Six Myths About Athlete's
You might want to visit a podiatrist is if you have a severe case of athlete's foot. This infection is not only uncomfortable, it can even be painful. Fortunately, the condition is curable, even if you get a bad case of it. However, there are many myths about athlete's foot such as who can get it and how to treat an infection. Here are some six myths about athlete's foot and when you should see a podiatrist.
Myth #1 Athlete's Foot Is for Athletes
Anyone can get athlete's foot. The reason why it's called 'athlete's foot' is because the fungus thrives where athletes frequent like showers and locker rooms. Athletes are also prone to have sweaty feet with the warm, moist conditions the fungus prefers.
Myth #2 You Get Athlete's Foot From Walking Around Barefoot
Most people will not get athlete's foot simply from walking around barefoot. However, walking around barefoot in moist, warm areas like a public pool deck or shower does put you at higher risk of infection.
Myth #3 Athlete's Foot and Jock Itch Are Different
The same fungus causes both conditions. Their names are for different parts of the body. You can spread the fungus to either part through touching and scratching.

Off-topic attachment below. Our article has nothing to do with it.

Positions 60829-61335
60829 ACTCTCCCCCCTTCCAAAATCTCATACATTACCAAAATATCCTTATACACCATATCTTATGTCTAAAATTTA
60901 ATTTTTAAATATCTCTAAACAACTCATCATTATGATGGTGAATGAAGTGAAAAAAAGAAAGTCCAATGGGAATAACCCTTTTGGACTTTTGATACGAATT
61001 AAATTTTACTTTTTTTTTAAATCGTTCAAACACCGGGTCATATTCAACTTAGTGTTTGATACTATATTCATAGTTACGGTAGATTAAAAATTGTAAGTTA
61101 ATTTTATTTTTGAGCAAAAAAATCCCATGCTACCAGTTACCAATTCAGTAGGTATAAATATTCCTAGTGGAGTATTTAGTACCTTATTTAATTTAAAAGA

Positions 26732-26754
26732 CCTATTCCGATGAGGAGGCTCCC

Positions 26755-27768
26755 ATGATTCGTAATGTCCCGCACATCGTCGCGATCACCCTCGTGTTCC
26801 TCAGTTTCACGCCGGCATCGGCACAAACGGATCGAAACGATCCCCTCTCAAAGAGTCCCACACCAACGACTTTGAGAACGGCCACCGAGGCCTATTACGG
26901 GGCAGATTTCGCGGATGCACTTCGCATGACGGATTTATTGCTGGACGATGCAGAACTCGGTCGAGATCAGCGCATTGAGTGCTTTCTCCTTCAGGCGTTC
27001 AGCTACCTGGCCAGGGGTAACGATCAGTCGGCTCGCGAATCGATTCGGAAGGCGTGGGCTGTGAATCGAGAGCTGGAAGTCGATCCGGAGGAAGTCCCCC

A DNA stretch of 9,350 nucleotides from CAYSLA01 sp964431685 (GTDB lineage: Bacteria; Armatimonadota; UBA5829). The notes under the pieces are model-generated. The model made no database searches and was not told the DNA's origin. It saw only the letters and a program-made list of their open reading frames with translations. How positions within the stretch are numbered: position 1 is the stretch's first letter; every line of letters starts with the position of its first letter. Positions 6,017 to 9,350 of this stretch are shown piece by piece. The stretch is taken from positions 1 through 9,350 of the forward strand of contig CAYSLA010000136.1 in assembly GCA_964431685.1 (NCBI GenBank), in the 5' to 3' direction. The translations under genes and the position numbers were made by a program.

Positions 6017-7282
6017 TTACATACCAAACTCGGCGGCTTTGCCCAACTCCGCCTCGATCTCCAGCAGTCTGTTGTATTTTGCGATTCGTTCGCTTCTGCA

Myth #4 Washing Your Feet Keeps Athlete's Feet Away
Washing your feet often is not a bad idea, especially if you have chronically sweaty and smelly feet. However, athlete's foot is caused by a contagious fungus, not because your feet are dirty. Washing your infected feet may help keep the fungus from coming back after you get rid of it.
Myth #5 Athlete's Foot Needs No Treatment
Many people think that if they let their immune system handle the problem, it will go away. However, once you have an infection, it is unlikely to go away without treatment. Often, it gets worse over time. On top of that, you could end up spreading it to other people.
Myth #6 You Can Avoid Athlete's Foot With Natural Fibres
Some people recommend cotton or wool for athlete's foot because of their breath-ability. However, the majority of experts say the opposite. Natural fibres tend to absorb and retain moisture. This makes athlete's foot worse. Instead, try synthetic fibres that keep moisture away from your feet.
If you suspect you have athlete's foot, resist scratching or touching the infected area, or you could spread the fungus. Wear fresh socks every day and try to not wear the same shoes two or three days in a row. If over-the-counter creams and ointments don't work, see a podiatrist for further treatment.